In the US, India and Malaysia, on the other hand, the effectiveness of judicial review of executive and legislative actions is the litmus test of the working of separation of powers.

Executive-legislative relationships: In the US, the President and his Cabinet are not, and cannot be, members of their legislature (the Congress). The President and his Cabinet are not answerable to Congress and cannot be dismissed on a vote of no confidence.

In Malaysia, the UK and India, on the other hand, the motive force of the Constitution is a conjunction between the “parliamentary executive” and Parliament.

The PM and his Cabinet are integral parts of the legislature; they are answerable, accountable and responsible to the lower House and can be voted out on a vote of no confidence.

If one were to examine the relationship between the executive and the legislature in Malaysia, there is neither separation nor a check and balance. The executive dominates Parliament politically and has also captured the legislative process.

Parliament legitimates; it does not legislate.

As in France, the Yang di-Pertuan Agong has an important and independent law making power of his own under Article 150 of the Constitution.

In addition, the executive makes a great deal of subsidiary legislation which in amount exceeds parliamentary legislation by about 15 times.

Clearly, the centre of gravity of the legislative process lies in Putrajaya not in Parliament.

Executive-judiciary relationship: In the relationship between the judiciary and the executive, the Constitution sought to ensure that the higher echelons of the judiciary are separate from, and independent of, the executive.

The Constitution provides for the existence of the superior courts, the judicial hierarchy, the jurisdiction and composition of the courts, constitutional procedures for appointment of superior court judges, protection for security of tenure, favourable terms of service, insulation from politics, judicial power to punish for contempt and judicial immunities.

The principle of constitutionality and the administrative law principles of ultra vires and principles of natural justice enable the courts, if they are minded to, to ensure that no matter how high and mighty the functionary of the state may be, the law is always above him.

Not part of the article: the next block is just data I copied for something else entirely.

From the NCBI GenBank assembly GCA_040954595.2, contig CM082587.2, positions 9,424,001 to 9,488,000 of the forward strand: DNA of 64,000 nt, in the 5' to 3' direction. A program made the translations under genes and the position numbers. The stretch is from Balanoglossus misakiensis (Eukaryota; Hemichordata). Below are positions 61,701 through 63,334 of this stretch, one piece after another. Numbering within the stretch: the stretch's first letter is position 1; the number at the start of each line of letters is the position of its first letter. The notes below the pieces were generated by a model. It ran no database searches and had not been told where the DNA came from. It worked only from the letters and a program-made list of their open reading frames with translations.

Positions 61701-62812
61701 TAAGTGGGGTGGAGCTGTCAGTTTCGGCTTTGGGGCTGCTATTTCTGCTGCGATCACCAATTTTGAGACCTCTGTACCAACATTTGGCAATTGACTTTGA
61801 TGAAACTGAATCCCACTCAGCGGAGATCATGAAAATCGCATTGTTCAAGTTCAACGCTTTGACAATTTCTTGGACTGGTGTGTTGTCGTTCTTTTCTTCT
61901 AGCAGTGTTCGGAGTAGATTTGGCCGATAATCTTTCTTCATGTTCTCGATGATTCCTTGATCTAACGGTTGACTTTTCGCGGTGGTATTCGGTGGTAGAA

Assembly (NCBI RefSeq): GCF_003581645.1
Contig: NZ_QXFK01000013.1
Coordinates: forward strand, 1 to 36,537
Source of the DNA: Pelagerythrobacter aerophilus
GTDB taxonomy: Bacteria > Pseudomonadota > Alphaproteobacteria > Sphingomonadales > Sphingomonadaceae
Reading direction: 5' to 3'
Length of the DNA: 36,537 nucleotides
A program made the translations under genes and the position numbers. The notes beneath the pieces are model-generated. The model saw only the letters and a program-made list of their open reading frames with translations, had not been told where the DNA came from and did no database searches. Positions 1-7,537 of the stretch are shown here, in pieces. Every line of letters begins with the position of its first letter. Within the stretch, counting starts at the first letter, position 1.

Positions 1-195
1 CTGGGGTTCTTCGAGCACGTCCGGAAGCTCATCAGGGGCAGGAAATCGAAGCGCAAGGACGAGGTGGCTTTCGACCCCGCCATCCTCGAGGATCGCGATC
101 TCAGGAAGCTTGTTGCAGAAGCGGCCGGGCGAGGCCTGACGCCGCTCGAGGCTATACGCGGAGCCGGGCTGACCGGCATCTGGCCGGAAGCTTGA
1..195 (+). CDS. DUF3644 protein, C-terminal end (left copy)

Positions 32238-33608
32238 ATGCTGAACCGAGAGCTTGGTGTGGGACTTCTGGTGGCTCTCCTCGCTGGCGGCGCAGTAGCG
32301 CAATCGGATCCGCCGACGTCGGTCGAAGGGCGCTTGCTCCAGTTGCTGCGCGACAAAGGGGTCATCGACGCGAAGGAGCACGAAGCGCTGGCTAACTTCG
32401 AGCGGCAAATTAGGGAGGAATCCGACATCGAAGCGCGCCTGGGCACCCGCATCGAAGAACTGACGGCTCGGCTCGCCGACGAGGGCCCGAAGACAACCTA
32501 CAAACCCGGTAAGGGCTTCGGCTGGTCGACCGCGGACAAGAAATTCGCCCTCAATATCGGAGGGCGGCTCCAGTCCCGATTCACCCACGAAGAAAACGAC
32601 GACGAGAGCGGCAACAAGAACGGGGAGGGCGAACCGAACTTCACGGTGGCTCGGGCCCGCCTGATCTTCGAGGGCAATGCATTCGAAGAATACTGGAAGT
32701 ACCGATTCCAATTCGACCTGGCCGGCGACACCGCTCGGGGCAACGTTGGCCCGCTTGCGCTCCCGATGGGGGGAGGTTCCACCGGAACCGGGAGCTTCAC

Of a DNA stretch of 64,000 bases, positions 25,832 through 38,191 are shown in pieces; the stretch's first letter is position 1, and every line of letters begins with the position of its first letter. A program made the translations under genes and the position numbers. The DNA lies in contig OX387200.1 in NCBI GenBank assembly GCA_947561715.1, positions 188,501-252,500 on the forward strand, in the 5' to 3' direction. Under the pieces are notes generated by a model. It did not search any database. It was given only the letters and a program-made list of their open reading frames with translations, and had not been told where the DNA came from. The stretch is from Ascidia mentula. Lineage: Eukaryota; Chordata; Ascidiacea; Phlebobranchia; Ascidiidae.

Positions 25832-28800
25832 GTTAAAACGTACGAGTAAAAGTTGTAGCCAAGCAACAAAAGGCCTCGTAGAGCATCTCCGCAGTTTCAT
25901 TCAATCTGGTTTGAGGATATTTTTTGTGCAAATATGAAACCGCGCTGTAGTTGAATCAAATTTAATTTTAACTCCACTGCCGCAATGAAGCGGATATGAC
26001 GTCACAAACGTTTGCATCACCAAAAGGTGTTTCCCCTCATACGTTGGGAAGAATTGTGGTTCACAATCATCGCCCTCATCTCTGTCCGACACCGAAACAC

The gilt-edged provisions of the law on judicial independence have, sadly, not worked well because of poor appointments, lack of integrity at the top at various periods in the past, factionalism within the judiciary and a general unwillingness on the part of many judges to uphold the check and balance provisions of the Constitution.

There are other problems as well. Many executive actions like preventive detention are expressed by the law to be non-reviewable in the courts. Most judges interpret these provisions literally even though legal luminaries around the world have suggested many ways to denude “ouster clauses” of their effect.

The 1988 amendment to Article 121(1) does indeed weaken the inherent powers of the courts to prevent transgressions of the law. The position of Subordinate Court judges as part of the Judicial and Legal Service is quite unsatisfactory.

The absolute powers of the Attorney-General over prosecutions, his right to pick and choose which law to apply, and his power to transfer cases laterally or horizontally have hitherto remained impervious to judicial review.

All in all, the doctrine of separation of powers has a mixed record. One’s view of its working depends partly on how one views its salient features.

Emeritus Professor Datuk Dr Shad Saleem Faruqi is Professor of Law at UiTM and Visiting Professor at USM.